He’s had a nice overall performance in the U.S. Open with visits to the weekend at six of the past seven starts, including four top-25s, with a seventh at Chambers Bay (2015) being his best showing. Schwartzel does the little things well, gaining 0.635 strokes putting (9th on TOUR) and owns a sand save percentage of 62.30% (10th on TOUR) while having his way with the par fives; getting a birdie or better on the longer holes 50.85% of the time (9th on TOUR).
The pedigree and talent is there for Schwartzel and he is a fantastic addition to your roster at under $7,000.
Kevin Chappell – $6,700
We had Chappell in this article last week at the St. Jude Classic and it paid off in a big way as he proceeded to post his third top-10 of the year behind four rounds of 69 or better. He broke out last season, finishing the year ranked 13th in the FedExCup standings after four runner-up finishes, and has continued with a current rank of 24th as most of his points came from a victory in the Valero Texas Open. Chappell has also had plenty of experience in the U.S. Open, playing four times in the last five years, and although he has been trending in the wrong direction during that time, he was able to scratch together a third at Congressional (2011) and 10th at the Olympic Club (2012).
He won’t give up distance off the tee (299.9 yards per drive, 27th on TOUR) and has gained 0.436 strokes with his approach to the green (35th on TOUR). Chappell has quietly been one of the best golfers on the PGA TOUR over the past two seasons and still continues to be overlooked.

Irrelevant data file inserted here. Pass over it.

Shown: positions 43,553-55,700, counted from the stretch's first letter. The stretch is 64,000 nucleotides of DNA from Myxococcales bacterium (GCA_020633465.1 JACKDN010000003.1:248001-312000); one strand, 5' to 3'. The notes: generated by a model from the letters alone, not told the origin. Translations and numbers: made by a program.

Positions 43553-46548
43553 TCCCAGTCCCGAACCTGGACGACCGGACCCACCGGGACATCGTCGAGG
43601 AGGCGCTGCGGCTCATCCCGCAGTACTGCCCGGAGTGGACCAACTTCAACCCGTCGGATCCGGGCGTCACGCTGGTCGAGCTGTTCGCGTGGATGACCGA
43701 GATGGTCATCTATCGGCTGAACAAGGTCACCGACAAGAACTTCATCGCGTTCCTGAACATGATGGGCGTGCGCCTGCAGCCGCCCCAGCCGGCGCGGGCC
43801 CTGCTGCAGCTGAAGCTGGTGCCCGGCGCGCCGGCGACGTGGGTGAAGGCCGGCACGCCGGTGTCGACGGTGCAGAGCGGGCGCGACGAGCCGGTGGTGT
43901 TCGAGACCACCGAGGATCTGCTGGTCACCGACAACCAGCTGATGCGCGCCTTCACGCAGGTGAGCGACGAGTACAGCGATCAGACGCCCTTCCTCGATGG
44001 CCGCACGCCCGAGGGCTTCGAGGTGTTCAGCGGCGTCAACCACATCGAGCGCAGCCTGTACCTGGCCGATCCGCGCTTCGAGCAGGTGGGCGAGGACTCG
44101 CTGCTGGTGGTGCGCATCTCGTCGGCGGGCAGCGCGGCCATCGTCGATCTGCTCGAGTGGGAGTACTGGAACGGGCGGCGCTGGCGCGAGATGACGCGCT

Billy Horschel – $6,500
Horschel jumped back into the winner’s circle for the first time since 2014 after posting a 12-under mark at the Byron Nelson and nearly did so once again last week after tying for fourth in the St. Jude Classic. The year has really been all over for him, though, as he does have eight missed cuts over 19 starts, but the ceiling is a win for the 30-year-old who seems poised to get to his 2013 form when he finished a career-best sixth in the FedExCup standings.
The U.S. Open has been a welcome place for Horschel, and his last four visits have each resulted in a visit to the weekend and an average finish of 21st-place. He rarely misses a green in regulation (70.59%, 9th on TOUR) and the greens are large and lack the undulation of a typical U.S. Open venue, making his already decent putting numbers (0.217 strokes gained, 66th on TOUR) seem even better.
At this price range it will be difficult to find a player with a track record like Horschel who is also playing well, so take the savings and roster him.
Bernd Wiesberger – $6,500
Wiesberger may fly under the radar as he plays a majority of his golf overseas, but he should not be overlooked as he is one of the more consistent golfers on the European Tour; currently ranking seventh in the Race to Dubai.
He has gotten to this point following a recent win at the Shenzhen International to go along with a third and two other top-10s on the season. The 31-year-old has finished in the top-10 of the Race to Dubai during each of the previous two seasons as well, and is too talented of a player to miss the cut in the U.S. Open for a fourth consecutive year.
In Europe, Wiesberger has managed to nail 74% of greens in regulation (20th), leading to a stroke average of 70.13 (9th). FanDuel players may not associate Wiesberger to any sort of success and therefore should allow for him to have low ownership with a great chance at a big week.